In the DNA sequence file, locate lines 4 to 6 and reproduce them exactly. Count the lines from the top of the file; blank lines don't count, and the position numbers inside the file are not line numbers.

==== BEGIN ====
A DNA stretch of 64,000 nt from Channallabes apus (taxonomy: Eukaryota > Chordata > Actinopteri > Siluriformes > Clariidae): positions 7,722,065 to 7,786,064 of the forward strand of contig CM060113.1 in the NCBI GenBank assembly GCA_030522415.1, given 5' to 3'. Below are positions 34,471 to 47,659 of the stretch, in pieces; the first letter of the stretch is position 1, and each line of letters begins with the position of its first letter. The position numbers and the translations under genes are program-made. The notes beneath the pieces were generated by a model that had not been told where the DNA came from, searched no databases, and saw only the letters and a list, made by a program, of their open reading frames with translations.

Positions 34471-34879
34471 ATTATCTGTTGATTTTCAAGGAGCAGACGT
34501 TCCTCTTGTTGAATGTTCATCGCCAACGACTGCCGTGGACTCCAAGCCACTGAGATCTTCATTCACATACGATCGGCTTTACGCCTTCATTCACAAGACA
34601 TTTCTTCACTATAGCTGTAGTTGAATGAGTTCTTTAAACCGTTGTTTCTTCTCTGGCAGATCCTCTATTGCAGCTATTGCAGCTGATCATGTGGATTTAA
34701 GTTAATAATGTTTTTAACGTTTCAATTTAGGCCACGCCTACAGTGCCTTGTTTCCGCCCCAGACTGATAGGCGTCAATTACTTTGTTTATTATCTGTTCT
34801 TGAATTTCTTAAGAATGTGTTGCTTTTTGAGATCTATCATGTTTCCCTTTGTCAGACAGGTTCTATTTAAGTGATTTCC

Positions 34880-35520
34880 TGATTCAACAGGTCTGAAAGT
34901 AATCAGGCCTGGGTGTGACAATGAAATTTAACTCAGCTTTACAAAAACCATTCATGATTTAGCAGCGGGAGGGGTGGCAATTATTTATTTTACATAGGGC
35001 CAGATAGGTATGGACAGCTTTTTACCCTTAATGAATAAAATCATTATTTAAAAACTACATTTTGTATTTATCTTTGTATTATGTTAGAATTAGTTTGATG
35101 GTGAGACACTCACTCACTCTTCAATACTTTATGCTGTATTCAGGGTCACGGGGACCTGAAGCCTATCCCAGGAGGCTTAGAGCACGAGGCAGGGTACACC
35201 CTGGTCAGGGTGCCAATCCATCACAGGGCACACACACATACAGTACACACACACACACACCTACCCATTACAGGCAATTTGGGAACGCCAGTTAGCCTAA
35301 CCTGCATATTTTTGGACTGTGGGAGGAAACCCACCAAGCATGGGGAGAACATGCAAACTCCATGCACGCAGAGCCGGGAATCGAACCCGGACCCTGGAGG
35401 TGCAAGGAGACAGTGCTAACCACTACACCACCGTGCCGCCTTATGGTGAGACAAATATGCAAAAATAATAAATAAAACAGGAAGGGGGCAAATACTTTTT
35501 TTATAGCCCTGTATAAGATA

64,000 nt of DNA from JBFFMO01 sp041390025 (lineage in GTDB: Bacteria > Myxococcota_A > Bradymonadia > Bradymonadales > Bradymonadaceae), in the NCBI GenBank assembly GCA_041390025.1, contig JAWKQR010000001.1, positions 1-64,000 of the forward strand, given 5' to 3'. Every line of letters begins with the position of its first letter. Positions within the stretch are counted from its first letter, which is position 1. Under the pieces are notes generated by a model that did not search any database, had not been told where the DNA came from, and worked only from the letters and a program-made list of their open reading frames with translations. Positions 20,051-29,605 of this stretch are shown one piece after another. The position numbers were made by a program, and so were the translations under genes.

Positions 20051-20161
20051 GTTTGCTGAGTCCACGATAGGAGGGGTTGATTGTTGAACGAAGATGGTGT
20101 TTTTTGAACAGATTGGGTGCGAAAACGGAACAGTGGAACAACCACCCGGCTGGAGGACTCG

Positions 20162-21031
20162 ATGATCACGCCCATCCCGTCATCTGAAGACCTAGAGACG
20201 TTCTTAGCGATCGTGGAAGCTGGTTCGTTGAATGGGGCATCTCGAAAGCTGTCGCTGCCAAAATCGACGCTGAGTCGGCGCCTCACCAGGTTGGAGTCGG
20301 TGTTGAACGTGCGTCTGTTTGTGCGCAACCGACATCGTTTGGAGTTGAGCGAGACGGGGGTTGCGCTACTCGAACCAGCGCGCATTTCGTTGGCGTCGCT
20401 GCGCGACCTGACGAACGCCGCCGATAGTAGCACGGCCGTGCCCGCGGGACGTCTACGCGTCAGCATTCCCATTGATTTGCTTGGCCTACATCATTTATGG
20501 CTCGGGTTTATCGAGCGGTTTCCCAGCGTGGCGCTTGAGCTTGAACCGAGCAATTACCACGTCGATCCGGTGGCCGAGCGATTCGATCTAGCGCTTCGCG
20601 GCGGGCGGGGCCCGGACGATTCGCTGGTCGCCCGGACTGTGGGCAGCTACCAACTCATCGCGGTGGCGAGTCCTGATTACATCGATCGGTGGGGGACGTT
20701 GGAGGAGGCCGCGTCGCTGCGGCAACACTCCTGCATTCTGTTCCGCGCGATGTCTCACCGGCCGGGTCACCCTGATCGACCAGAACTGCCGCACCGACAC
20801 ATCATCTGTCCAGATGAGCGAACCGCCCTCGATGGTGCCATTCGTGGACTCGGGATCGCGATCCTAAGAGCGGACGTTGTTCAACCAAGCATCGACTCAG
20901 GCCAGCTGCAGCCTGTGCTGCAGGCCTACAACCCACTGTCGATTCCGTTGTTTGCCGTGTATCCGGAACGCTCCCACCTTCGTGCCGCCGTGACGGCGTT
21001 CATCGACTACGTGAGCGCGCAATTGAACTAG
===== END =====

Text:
34501 TCCTCTTGTTGAATGTTCATCGCCAACGACTGCCGTGGACTCCAAGCCACTGAGATCTTCATTCACATACGATCGGCTTTACGCCTTCATTCACAAGACA
34601 TTTCTTCACTATAGCTGTAGTTGAATGAGTTCTTTAAACCGTTGTTTCTTCTCTGGCAGATCCTCTATTGCAGCTATTGCAGCTGATCATGTGGATTTAA
34701 GTTAATAATGTTTTTAACGTTTCAATTTAGGCCACGCCTACAGTGCCTTGTTTCCGCCCCAGACTGATAGGCGTCAATTACTTTGTTTATTATCTGTTCT